How to Repair Your Microwave

Fixing Microwave Oven
Eric Audras / Getty
Project Overview
  • Working Time: 20 - 40 mins
  • Total Time: 20 - 40 mins
  • Skill Level: Beginner

If your microwave stopped working–or is not working as it should–you may be pleased to learn that many problems you encounter can be fixed by you. The tools needed are basic ones you may already own, such as flathead and Phillips head screwdrivers. Even many of the microwave parts are easily available online and are inexpensive.

Working on a microwave can be dangerous. While most electrical devices immediately dispel their electricity after they have been unplugged, there is the chance that the microwave may still have live electrical parts. The U.S. Consumer Product Safety Commission (CPSC) notes that, on average, two people die per year while working on their microwaves. 

The high voltage capacitor within microwaves does retain a charge, but an internal resistor is designed to automatically empty out that charge. After unplugging, let the oven sit for at least ten minutes to make sure the charge is fully dispelled in the event of a non-functional resistor.

If you feel uncomfortable at all with this repair, call in an electrician for everything leading between the service panel and the kitchen outlet. For matters leading from the outlet to the microwave, call in a microwave technician.

What You'll Need

Equipment / Tools

  • Flat-head screwdriver
  • Phillips head screwdriver
  • Voltage detector

Materials

Which of the following supplies you need depends upon what you find through troubleshooting.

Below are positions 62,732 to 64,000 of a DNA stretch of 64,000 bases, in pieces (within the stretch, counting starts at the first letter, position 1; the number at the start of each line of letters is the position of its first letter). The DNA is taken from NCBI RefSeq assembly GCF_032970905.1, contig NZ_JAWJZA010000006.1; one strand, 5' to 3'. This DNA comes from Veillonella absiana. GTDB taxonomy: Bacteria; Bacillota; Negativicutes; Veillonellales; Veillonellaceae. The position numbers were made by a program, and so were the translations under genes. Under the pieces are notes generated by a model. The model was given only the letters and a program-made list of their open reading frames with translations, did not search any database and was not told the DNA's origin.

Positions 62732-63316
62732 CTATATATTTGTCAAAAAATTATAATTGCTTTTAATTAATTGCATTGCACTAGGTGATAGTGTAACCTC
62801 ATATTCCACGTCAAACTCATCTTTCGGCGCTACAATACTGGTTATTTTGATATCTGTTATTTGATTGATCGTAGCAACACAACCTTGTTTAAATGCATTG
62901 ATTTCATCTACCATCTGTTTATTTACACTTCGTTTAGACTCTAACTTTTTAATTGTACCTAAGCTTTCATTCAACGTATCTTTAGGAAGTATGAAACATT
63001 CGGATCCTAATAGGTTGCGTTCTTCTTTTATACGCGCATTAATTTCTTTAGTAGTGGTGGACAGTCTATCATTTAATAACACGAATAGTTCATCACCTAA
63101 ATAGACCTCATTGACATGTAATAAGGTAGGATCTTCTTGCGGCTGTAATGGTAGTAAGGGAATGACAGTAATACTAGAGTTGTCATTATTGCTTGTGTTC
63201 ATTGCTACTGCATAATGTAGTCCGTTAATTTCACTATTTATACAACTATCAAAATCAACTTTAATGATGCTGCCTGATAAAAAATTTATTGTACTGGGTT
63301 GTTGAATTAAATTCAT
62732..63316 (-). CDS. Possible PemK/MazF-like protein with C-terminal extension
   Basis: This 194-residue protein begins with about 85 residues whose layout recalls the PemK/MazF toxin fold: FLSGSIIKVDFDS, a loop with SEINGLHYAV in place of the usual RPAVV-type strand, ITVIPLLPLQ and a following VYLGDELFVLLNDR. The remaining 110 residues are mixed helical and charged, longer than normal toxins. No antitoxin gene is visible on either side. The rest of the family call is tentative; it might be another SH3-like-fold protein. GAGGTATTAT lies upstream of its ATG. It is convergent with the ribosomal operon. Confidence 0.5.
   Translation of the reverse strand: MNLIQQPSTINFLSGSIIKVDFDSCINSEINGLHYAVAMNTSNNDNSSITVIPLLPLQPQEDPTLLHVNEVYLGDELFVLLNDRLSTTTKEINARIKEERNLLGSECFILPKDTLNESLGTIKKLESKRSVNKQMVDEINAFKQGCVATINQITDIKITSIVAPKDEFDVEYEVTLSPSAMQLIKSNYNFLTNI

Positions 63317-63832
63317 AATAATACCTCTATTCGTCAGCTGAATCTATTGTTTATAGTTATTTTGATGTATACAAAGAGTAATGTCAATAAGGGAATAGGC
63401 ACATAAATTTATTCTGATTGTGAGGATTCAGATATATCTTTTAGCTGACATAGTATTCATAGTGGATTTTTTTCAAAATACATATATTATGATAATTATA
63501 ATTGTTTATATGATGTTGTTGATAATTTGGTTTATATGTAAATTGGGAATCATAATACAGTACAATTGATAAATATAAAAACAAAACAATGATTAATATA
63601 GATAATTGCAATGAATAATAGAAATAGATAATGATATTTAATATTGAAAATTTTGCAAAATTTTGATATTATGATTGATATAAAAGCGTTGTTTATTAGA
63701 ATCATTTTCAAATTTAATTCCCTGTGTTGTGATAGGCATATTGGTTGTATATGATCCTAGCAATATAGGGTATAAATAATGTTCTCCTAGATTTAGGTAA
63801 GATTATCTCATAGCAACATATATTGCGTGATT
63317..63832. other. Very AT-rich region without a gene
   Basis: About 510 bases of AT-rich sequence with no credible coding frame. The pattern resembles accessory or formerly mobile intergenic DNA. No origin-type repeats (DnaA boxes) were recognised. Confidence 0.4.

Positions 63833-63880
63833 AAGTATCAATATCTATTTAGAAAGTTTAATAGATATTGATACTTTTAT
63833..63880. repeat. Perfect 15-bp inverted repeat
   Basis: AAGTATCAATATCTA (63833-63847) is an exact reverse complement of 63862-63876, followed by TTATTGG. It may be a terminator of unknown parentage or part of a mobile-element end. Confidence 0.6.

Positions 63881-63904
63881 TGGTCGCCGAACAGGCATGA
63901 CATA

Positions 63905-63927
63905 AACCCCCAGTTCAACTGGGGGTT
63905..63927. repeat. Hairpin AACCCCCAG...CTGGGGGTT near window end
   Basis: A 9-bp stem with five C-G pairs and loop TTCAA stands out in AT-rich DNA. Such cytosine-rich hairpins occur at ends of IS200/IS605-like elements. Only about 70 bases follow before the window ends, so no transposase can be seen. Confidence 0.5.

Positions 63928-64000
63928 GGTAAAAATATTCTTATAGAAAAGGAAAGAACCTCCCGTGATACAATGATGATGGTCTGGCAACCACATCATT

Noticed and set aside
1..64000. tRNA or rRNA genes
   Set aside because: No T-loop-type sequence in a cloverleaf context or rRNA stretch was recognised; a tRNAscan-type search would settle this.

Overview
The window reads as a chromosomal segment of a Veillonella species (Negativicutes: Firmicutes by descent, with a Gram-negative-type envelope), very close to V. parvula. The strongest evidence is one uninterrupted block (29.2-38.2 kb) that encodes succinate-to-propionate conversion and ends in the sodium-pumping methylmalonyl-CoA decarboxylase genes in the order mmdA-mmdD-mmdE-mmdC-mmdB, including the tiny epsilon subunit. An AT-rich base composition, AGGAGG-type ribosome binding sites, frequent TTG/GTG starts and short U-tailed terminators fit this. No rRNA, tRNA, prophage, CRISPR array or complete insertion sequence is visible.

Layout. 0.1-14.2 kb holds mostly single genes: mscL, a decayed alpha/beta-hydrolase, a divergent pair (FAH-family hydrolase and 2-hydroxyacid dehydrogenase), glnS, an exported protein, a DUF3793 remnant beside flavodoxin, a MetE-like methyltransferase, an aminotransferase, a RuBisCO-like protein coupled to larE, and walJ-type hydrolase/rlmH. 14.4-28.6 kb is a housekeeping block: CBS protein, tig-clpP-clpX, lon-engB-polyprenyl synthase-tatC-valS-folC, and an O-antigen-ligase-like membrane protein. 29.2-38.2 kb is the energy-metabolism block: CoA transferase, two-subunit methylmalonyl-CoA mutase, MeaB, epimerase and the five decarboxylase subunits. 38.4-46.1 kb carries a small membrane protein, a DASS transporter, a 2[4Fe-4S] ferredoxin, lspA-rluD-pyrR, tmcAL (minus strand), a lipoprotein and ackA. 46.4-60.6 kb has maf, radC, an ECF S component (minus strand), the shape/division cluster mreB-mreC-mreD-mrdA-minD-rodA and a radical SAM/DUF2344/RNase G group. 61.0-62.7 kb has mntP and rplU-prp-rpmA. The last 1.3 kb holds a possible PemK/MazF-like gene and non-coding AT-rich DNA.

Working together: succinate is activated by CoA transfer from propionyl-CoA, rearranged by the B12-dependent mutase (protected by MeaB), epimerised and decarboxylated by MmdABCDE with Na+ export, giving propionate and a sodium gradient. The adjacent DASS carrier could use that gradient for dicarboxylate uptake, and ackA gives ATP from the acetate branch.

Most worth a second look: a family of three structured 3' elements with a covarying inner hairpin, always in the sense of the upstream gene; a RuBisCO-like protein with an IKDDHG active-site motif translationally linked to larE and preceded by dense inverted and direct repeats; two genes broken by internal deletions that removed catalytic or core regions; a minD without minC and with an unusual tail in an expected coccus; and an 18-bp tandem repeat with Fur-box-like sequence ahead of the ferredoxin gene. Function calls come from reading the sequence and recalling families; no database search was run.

• New fuse
  • New coupler
  • New motor

Instructions

When Your Microwave Oven Outlet Isn't Receiving Power

In this case, the microwave display will not light up. When you try to turn on the microwave, nothing happens.

  1. Check the GFCI Outlet

    According to the electrical code, outlets over kitchen counters are required to be ground-fault current interrupter style. GFCI outlets frequently trip. Unplug the microwave, press the "Reset" button on the GFCI outlet, plug in and try again.

  2. Test Other Outlets

    Your microwave may not be plugged into a GFCI-style outlet but it might still be receiving GFCI protection from another outlet that is GFCI-style. While not a common practice, this does adhere to electrical code in many communities. Unplug the oven, reset all other GFCI style outlets in the kitchen, plug in and see if the display lights up.

  3. Flip the Circuit Breaker

    The circuit breaker on the electrical service panel may have flipped off. Locate the service panel, then locate the breaker that correlates to the microwave's outlet. Flip the breaker off and then on again. 

  4. Test the Microwave Oven Cord

    You can double-check that power is running to both the GFCI outlet and into the microwave's power cord with an inexpensive voltage detector. Touch the detector to the power cord. If it beeps or lights up (depending on the tester), this means that the cord is electrified.

When the Outlet Has Electricity But the Oven Isn't Powered

In this case, you have determined that your microwave has live power running to it, but the display does not light up and the oven will not turn on.